Public Lands and an Angling Birthright

Public lands are an American birthright.  Too few American's are aware of this birthright and the treasures they hold for all.  Being a Wyoming native, public lands aren't simply dear to me, they are a part of my identity.  If you're reading this blog you likely do not fall into the enormous group of citizens who are largely unaware of the vast public lands that are not only open to them, but call to be cherished by ever more souls.

Sun sets on Lake Helen in Wyoming's Cloud Peak Wilderness
The local national park  or forest and the names of Yellowstone, Yosemite, and Glacier National Park ring with hallowed reverence.  Living outside the western United States where the majority of the country's public land are found prevents far too many American's, particularly children, from fulfilling their birthright.  Too many are denied the opportunity to step foot into their public lands and exploring all they have to offer from recreation to ecology to spiritual fulfillment.

For anglers, public lands are also the home to cherished public waters.  While fishing regulations are the purview of the states, as long as the waters are found within public lands and hold fish, the opportunity to fish these waters is largely guaranteed.  The capacity to reach said waters is a different discussion entirely, particularly for waters in wilderness and other undeveloped landscapes- and thankfully so!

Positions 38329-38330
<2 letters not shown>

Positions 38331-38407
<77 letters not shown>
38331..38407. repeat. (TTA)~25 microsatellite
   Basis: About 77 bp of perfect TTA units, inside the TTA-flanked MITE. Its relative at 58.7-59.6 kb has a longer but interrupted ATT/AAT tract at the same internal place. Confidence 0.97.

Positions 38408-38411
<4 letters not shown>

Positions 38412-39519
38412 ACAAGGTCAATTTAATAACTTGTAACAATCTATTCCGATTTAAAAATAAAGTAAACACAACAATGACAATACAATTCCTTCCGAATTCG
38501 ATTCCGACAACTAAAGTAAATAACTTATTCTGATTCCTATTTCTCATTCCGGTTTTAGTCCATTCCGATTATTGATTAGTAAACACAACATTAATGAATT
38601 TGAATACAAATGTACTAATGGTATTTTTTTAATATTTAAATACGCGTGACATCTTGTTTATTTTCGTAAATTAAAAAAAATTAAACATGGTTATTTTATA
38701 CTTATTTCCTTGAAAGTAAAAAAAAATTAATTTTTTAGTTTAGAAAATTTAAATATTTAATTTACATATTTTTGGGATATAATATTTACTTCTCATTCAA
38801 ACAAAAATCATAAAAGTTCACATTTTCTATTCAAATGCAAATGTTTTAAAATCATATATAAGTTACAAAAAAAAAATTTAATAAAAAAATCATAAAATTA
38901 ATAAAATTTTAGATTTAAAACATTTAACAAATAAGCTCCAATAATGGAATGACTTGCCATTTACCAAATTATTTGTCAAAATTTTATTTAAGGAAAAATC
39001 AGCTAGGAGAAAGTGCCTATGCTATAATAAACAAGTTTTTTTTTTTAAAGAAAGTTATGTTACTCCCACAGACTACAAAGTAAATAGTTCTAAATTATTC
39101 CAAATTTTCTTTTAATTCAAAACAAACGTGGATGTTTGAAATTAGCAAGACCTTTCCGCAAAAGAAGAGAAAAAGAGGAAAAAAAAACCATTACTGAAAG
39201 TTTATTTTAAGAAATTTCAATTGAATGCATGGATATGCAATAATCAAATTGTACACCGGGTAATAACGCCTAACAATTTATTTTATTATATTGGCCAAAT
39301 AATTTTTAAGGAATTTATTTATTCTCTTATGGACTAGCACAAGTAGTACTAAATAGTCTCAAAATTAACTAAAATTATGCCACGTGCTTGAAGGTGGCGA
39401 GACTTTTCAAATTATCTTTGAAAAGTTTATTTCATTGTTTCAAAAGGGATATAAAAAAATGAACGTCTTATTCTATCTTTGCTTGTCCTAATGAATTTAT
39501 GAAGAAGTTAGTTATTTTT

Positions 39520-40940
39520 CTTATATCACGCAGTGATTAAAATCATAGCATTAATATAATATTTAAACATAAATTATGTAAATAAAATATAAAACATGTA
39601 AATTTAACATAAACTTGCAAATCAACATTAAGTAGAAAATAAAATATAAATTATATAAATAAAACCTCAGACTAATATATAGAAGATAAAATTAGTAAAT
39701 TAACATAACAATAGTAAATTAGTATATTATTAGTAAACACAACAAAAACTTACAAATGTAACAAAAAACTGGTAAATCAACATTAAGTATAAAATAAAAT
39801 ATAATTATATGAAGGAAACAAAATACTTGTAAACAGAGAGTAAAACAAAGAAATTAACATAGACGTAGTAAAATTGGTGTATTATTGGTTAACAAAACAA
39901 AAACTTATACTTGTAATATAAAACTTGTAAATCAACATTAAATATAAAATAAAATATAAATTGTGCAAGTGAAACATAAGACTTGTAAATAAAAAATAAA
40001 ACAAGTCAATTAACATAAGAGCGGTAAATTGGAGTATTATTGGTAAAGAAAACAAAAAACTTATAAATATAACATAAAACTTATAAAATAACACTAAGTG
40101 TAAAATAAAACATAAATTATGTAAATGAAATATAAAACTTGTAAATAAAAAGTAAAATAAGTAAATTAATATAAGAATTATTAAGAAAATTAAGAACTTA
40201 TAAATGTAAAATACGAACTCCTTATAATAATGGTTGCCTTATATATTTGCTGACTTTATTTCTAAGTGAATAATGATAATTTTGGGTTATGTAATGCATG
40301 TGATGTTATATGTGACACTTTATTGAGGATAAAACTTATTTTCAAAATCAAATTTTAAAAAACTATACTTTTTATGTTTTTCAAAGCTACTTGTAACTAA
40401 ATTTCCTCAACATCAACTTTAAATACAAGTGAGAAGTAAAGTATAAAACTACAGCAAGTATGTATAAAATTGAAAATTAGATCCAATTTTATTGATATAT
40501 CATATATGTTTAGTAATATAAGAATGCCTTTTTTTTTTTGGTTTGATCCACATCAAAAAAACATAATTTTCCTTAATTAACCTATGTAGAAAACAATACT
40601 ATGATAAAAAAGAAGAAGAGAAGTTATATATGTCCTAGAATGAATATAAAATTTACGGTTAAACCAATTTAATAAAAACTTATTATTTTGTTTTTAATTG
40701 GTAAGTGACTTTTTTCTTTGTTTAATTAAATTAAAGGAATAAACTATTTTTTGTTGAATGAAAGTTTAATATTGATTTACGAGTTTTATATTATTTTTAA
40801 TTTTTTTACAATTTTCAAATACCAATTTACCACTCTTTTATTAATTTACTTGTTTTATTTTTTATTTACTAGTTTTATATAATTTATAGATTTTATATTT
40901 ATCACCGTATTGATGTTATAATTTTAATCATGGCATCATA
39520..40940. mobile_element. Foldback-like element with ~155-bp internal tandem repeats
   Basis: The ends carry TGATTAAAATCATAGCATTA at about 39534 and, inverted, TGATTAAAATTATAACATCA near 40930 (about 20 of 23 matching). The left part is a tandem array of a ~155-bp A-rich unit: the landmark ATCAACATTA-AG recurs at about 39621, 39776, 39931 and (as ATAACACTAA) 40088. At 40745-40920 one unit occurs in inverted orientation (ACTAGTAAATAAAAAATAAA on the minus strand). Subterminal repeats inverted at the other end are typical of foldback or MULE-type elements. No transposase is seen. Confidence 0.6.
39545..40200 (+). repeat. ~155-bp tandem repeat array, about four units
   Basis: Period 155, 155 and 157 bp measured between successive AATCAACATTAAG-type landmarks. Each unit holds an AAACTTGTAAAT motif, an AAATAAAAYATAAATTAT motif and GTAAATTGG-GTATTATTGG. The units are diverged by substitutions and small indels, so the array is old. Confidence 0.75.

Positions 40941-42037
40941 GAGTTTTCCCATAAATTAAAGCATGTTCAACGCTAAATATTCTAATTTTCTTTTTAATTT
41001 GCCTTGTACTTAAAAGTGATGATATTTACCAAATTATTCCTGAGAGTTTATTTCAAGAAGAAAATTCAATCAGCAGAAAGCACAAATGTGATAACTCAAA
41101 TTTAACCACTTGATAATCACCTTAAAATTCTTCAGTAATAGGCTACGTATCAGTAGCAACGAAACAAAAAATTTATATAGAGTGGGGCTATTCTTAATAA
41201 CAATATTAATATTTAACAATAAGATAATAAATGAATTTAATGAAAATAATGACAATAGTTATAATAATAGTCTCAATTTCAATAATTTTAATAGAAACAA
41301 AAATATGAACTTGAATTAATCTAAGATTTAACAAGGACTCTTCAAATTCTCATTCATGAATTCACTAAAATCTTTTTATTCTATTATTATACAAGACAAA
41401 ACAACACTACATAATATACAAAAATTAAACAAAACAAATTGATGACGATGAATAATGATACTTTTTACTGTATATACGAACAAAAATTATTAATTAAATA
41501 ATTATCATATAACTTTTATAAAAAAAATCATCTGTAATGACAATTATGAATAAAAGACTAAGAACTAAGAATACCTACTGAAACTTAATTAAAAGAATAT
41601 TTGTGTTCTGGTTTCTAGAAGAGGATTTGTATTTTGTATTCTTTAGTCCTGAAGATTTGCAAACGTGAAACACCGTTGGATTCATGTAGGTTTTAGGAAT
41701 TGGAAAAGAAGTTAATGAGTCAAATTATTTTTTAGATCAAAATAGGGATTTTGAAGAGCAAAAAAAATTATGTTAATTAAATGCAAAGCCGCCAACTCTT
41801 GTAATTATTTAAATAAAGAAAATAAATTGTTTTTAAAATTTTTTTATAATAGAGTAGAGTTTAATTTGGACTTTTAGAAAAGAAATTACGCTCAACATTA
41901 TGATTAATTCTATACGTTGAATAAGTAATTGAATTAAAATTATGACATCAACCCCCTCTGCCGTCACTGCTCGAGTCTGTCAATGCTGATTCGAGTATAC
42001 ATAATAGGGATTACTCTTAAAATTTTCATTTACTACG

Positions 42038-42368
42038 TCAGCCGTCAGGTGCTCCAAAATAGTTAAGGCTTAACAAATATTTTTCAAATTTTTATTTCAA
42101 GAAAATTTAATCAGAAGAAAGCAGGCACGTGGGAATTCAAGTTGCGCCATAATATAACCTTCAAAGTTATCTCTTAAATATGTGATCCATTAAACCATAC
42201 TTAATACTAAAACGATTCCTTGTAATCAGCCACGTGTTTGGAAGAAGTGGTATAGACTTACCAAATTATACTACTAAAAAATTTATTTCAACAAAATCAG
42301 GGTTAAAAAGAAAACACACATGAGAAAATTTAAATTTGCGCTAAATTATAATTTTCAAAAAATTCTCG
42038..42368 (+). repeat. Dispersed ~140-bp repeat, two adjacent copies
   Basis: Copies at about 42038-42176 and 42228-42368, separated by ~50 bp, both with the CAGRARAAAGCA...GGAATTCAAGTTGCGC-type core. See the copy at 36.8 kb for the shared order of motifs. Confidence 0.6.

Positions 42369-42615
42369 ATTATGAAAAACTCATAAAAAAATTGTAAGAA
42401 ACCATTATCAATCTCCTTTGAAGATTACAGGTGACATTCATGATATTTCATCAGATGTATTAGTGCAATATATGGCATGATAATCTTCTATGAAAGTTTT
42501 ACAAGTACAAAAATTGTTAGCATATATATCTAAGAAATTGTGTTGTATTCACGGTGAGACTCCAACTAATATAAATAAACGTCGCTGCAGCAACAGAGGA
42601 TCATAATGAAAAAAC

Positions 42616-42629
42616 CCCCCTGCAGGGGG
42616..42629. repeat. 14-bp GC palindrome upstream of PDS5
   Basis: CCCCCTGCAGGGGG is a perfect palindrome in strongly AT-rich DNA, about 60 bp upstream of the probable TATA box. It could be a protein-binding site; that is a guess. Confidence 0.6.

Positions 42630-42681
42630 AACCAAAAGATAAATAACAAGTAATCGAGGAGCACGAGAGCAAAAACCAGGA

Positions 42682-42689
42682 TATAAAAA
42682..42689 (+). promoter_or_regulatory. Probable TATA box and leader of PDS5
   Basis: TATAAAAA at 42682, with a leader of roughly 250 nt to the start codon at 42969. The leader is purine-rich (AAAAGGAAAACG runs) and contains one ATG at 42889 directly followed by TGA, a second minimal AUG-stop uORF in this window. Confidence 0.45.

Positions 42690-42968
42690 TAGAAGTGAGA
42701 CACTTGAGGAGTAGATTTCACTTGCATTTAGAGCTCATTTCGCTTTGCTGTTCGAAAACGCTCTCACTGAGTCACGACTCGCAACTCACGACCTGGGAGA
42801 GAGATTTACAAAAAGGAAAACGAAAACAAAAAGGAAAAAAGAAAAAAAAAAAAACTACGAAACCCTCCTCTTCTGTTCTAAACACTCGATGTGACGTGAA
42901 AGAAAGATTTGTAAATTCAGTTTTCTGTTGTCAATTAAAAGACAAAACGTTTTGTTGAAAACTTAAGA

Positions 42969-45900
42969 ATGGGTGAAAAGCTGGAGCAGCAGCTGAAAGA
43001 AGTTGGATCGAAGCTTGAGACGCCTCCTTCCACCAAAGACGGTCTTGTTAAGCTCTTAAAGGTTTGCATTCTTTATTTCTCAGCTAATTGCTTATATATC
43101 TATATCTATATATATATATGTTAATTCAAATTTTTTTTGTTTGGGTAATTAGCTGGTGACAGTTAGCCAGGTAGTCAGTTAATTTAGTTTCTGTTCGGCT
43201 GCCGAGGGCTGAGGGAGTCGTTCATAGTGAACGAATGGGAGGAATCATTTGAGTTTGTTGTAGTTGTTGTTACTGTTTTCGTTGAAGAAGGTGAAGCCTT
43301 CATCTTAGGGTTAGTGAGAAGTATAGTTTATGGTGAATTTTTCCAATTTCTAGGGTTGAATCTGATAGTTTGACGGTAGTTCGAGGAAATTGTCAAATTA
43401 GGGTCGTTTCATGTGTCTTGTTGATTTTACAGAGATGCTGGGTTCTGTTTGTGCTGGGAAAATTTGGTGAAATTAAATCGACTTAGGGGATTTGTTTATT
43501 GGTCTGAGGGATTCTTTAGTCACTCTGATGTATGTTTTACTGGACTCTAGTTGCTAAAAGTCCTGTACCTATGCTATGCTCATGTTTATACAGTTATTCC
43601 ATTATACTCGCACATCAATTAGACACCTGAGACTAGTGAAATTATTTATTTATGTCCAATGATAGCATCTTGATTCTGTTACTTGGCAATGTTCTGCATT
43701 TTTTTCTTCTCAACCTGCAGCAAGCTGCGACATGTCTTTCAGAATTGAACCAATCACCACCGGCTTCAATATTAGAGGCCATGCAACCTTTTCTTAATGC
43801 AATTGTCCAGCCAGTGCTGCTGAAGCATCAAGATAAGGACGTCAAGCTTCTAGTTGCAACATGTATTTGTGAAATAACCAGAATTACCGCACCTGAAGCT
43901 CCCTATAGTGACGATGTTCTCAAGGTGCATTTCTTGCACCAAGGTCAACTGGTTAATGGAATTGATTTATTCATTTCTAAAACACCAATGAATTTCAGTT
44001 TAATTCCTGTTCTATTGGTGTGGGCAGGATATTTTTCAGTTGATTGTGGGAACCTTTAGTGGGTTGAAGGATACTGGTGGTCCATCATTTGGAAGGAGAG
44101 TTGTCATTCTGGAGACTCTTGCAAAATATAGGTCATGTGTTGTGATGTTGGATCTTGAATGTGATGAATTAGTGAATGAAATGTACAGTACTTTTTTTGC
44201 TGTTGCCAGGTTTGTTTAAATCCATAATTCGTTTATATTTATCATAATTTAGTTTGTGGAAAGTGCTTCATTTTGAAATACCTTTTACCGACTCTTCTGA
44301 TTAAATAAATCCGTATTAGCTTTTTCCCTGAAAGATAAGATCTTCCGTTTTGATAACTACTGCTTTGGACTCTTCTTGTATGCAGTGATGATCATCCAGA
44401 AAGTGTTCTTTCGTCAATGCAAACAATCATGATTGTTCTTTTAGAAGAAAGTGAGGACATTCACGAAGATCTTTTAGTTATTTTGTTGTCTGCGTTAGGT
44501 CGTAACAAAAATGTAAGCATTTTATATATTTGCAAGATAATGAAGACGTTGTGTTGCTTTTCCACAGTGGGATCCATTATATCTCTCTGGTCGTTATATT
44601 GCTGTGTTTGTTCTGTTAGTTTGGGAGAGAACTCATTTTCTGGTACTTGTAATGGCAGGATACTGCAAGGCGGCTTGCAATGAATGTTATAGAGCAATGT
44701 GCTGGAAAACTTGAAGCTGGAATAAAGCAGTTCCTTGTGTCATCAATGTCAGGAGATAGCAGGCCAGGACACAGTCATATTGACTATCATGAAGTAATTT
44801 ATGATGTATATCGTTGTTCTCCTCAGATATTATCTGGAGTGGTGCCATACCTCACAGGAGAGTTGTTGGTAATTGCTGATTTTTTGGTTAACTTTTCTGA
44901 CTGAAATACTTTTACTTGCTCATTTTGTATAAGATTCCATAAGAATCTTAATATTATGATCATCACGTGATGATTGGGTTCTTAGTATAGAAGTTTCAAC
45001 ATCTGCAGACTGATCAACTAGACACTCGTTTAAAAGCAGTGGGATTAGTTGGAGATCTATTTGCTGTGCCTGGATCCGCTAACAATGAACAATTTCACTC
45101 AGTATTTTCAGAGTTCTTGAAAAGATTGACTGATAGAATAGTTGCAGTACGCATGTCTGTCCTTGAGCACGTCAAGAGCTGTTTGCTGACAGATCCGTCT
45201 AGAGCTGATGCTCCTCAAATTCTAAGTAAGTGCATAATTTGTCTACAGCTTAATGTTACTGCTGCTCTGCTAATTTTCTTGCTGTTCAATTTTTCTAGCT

It has become a common refrain as of late for politicians from western states to call for the relinquishment of public lands from the federal government to the states.  Interestingly national parks are often exempt from this call... I suspect because national parks are economic cash cows for the states in which they are found.

The rub for anglers with proposals such as this are twofold.  First, large-scale relinquishment of public lands to the states is an assault on the American soul.  Such outcomes would deny ever more of the American public the opportunity to explore and connect with public lands, denying future generations the opportunity for discoveries of nature and the soul.  Second, state control and management of public lands is by no means a future guarantee of access to what would have previously been public waters.  Many states are required to manage public lands for maximum economic benefit, which would immediately put into play not only potential access restrictions, but would also see new water development project from dams to increased industrial withdrawal.  Both aspects of a reduction in the public domain are a cause for concern for anglers.

Calls for the federal government to surrender the public domain to others who believe they can better manage public lands are nothing new.  The Sagebrush Rebellion, the County Supremacy Movement, and the Wise-use Movement have all sought the same outcome in previous decades.  Sportsmen and women today, just as in decades past, stand as bulwarks against unsound proposals to deny us and all American's access to their birthright found in public lands.
Cheers,
Brad

You can also find my discussions on fly fishing and conservation issues at-
Twitter- @conservationfly
Facebook- https://www.facebook.com/conservationflyfishing